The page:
4. How did British colonization of Nigeria change indigenous governance?
  5. What is the significance of Nigeria’s lack of an independence movement across ethnic divisions?

Courses on Politics of Oil

  1. How does oil revenue alter a state’s need to respond to citizen demands?
  2. Imagine that you are the president of a middle-income country that just discovered oil. What steps would you take to help your country avoid the “resource curse”?
  3. What do you think is more important: protecting the environment or taking advantage of oil reserves? How do you think citizens of poor countries would answer that question?
  4. How does the presence of significant oil reserves change a country’s foreign policy?
  5. Oil brings wealth and investment to countries. How are citizens, especially poor ones, affected?

More on:


West Africa

U.S. Foreign Policy


Courses on Corruption and Governance

  1. How does corruption alter citizens’ expectations of government?
  2. Using Nigeria as an example, how has globalization affected governments’ ability to stay corrupt?
  3. What role does corruption play in politics and governance?
  4. How does corruption fuel violence?
  5. How should foreign governments conduct diplomatic relations with a state that is corrupt?

Courses on Introduction to African History

  1. How has colonialism affected national identity in Africa?
  2. Many African countries have experienced military-led coups. How have coups, and the military more generally, affected democratization in Africa?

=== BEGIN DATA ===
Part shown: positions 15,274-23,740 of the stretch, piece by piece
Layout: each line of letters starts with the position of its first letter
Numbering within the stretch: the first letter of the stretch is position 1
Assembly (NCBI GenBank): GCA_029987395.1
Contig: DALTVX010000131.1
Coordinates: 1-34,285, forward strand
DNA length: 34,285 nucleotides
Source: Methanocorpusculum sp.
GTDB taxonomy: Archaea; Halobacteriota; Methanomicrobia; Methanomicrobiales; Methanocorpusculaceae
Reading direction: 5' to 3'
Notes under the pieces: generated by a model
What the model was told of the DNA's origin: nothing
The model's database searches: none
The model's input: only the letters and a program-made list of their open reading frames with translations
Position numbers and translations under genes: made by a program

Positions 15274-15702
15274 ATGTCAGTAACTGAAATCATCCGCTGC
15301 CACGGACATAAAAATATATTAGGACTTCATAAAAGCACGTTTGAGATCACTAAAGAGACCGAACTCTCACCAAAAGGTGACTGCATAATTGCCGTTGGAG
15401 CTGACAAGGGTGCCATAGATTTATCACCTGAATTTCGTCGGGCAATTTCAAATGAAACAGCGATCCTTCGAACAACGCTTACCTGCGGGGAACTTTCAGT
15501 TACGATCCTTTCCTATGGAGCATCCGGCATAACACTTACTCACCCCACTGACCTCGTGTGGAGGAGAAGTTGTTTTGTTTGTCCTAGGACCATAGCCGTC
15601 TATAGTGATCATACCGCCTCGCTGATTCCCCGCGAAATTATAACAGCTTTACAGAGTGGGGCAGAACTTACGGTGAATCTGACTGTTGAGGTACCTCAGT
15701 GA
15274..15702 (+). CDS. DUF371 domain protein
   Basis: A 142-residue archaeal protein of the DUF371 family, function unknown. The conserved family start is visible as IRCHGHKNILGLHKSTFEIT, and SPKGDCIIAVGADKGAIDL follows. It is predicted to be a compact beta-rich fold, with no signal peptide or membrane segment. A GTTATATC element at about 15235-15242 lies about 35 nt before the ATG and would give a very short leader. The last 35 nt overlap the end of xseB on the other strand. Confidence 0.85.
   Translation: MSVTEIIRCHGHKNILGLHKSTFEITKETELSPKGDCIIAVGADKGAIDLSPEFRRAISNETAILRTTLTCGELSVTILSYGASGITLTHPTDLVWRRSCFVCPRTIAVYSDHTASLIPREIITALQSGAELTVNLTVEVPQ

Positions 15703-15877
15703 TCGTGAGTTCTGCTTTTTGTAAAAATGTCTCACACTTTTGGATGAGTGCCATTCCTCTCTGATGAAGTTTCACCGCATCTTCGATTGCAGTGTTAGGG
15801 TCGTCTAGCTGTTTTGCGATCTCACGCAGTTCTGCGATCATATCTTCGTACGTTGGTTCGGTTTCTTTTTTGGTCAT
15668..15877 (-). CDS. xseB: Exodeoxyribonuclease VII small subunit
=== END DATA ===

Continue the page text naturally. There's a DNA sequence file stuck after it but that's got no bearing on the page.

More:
3. How did the slave trade (both trans-Atlantic and trans-Saharan) affect the trajectory of Nigeria’s history to date?
  4. Compare the effects of direct rule and indirect rule on Nigerian institutions today.
  5. Christianity and Islam are imports to Africa. What role does each religion play in public life in Nigeria?

Courses on U.S. Foreign Policy

  1. What are U.S. interests in Nigeria?
  2. Is close diplomatic collaboration between Abuja and Washington possible?  If so, under what circumstances?
  3.  How should U.S. diplomatic relations with Nigeria be organized?
  4. How should Washington determine whether it has a role in Abuja’s struggle against terrorist extremism?
  5. Do you see parallels between U.S relations with Nigeria and with Vietnam, Afghanistan, and Iraq?

Further Projects


In an 800-word opinion piece, identify and explain the root cause of one Nigerian security crisis.

Analytical Essay

Write a 1,500-word essay on one of the following subjects:

  1. Assess the degree to which Nigerian elections are free, fair, and competitive, using comparisons with established democracies.
  2. Many scholars have written about a “resource curse.” How has Nigeria managed this phenomenon?